And it is taught in another baraita with regard to a woman who discharges an amorphous piece of tissue, that Rabbi Binyamin says one tears it open to examine it. If it contains a bone, it is considered a fetus, and its mother is impure with the impurity of a woman who gave birth. Rav แธคisda says: And this applies in the case of a white piece of flesh; only in such a situation does the existence of a bone render it a fetus. And likewise, when a pair of Torah scholars came from แธคadyab, they came and brought a baraita with them: In the case of a woman who discharges a white piece of tissue, one tears it open to examine it, and if it contains a bone, its mother is impure with the impurity of a woman who gave birth.

ืืžืจ ืจื‘ื™ ื™ื•ื—ื ืŸ ืžืฉื•ื ืจื‘ื™ ืฉืžืขื•ืŸ ื‘ืŸ ื™ื•ื—ื™ ื”ืžืคืœืช ื—ืชื™ื›ื” ืงื•ืจืขื” ืื ื™ืฉ ื‘ื” ื“ื ืื’ื•ืจ ื˜ืžืื” ื•ืื ืœืื• ื˜ื”ื•ืจื” ื›ืกื•ืžื›ื•ืก ื•ืงื™ืœื ืžื›ื•ืœื”ื•

Rabbi Yoแธฅanan says in the name of Rabbi Shimon ben Yoแธฅai: With regard to a woman who discharges an amorphous piece of tissue, one tears it open to examine it. If it contains a quantity of accumulated blood, the woman is impure; and if not, she is pure. The Gemara comments: This is basically in accordance with the opinion of Sumakhos, that blood found inside the piece of tissue renders the woman impure, but it is more lenient than all the previous opinions, i.e., Sumakhos and Rabbi Aแธฅa, as according to Rabbi Shimon ben Yoแธฅai the woman is rendered impure only if there is a quantity of accumulated blood.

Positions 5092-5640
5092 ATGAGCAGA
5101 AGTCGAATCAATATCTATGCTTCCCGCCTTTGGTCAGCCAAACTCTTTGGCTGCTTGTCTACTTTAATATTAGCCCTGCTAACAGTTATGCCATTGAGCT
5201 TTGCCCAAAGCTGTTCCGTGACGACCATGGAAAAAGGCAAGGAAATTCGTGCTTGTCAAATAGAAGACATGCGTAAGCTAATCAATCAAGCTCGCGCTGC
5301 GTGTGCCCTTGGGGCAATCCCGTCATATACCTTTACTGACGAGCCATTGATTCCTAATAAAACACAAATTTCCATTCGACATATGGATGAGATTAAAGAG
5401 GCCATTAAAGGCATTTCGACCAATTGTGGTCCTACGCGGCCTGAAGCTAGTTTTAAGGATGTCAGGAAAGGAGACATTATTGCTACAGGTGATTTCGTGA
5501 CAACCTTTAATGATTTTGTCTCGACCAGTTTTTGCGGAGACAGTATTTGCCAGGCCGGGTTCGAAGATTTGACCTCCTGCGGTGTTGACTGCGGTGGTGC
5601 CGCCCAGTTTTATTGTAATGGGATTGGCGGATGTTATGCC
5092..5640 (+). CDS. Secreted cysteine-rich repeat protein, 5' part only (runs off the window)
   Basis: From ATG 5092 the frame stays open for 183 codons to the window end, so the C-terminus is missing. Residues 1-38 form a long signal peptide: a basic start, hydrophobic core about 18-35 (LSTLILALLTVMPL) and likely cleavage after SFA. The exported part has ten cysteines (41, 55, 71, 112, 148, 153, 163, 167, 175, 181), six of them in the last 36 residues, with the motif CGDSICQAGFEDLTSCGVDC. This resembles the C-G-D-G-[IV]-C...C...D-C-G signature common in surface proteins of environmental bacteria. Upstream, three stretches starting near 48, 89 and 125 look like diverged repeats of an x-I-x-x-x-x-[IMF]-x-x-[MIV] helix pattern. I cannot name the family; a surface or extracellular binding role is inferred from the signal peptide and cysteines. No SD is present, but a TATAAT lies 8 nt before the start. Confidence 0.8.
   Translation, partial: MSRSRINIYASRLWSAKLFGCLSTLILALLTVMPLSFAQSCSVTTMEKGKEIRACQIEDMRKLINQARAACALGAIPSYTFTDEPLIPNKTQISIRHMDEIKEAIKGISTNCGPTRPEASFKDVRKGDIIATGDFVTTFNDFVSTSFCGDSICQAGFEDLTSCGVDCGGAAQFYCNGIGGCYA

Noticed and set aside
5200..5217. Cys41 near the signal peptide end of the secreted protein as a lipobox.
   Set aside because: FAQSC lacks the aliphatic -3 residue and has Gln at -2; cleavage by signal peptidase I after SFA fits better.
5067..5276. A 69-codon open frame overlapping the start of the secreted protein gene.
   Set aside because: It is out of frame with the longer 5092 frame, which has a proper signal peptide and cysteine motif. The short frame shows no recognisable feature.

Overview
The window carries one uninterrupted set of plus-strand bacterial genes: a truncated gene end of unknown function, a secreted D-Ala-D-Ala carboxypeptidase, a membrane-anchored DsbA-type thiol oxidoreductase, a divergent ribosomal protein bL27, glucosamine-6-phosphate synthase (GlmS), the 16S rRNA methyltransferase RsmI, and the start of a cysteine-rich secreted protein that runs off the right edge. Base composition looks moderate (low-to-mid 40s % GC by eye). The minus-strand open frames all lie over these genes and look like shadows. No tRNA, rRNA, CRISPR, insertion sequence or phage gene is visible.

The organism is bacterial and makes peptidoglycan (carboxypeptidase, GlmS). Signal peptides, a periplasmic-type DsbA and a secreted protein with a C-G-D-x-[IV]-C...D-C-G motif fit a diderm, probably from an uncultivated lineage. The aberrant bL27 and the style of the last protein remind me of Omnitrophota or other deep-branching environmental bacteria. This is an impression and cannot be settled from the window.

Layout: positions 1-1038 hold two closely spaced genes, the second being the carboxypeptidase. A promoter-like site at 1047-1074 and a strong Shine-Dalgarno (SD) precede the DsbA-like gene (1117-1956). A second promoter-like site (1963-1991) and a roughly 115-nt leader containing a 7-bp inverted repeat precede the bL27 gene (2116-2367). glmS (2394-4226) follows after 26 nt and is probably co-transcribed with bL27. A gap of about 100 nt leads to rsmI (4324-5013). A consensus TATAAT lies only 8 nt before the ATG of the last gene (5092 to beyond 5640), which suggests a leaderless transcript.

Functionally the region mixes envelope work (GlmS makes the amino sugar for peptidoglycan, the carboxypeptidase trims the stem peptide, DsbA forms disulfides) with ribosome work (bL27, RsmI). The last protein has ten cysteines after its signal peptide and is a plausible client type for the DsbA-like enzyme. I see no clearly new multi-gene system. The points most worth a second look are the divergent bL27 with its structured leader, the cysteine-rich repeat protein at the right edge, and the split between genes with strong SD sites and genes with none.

ื‘ืขื ืžื™ื ื™ื” ืจื‘ื™ ื™ืจืžื™ื” ืžืจื‘ื™ ื–ื™ืจื ื”ืจื•ืื” ื“ื ื‘ืฉืคื•ืคืจืช ืžื”ื• ื‘ื‘ืฉืจื” ืืžืจ ืจื—ืžื ื ื•ืœื ื‘ืฉืคื•ืคืจืช ืื• ื“ืœืžื ื”ืื™ ื‘ื‘ืฉืจื” ืžื™ื‘ืขื™ ืœื™ื” ืฉืžื˜ืžืื” ืžื‘ืคื ื™ื ื›ื‘ื—ื•ืฅ

ยง Rabbi Yirmeya asked Rabbi Zeira: In the case of a woman who inserted a tube into her vagina and sees blood, i.e., she found blood in the tube, what is the halakha? Rabbi Yirmeya clarified his question: Since it is stated: โ€œAnd if a woman has an issue, and her issue in her flesh is blood, she shall be in her impurity seven daysโ€ (Leviticus 15:19), perhaps the Merciful One states in this verse that the woman is impure only if the blood is discharged through โ€œher fleshโ€ and not through a tube. Or perhaps this term: โ€œIn her flesh,โ€ is necessary to teach the halakha that a woman becomes impure by finding blood inside her vagina just as she becomes impure by experiencing bleeding outside her vagina, i.e., once the blood enters the vaginal canal from the uterus the woman is ritually impure.

ืืžืจ ืœื™ื” ื‘ื‘ืฉืจื” ืืžืจ ืจื—ืžื ื ื•ืœื ื‘ืฉืคื•ืคืจืช ื“ืื™ ื‘ื‘ืฉืจื” ืžื‘ืขื™ ืœื™ื” ืฉืžื˜ืžืื” ืžื‘ืคื ื™ื ื›ื‘ื—ื•ืฅ ืื ื›ืŸ ื ื™ืžื ืงืจื ื‘ื‘ืฉืจ ืžืื™ ื‘ื‘ืฉืจื” ืฉืžืข ืžื™ื ื” ืชืจืชื™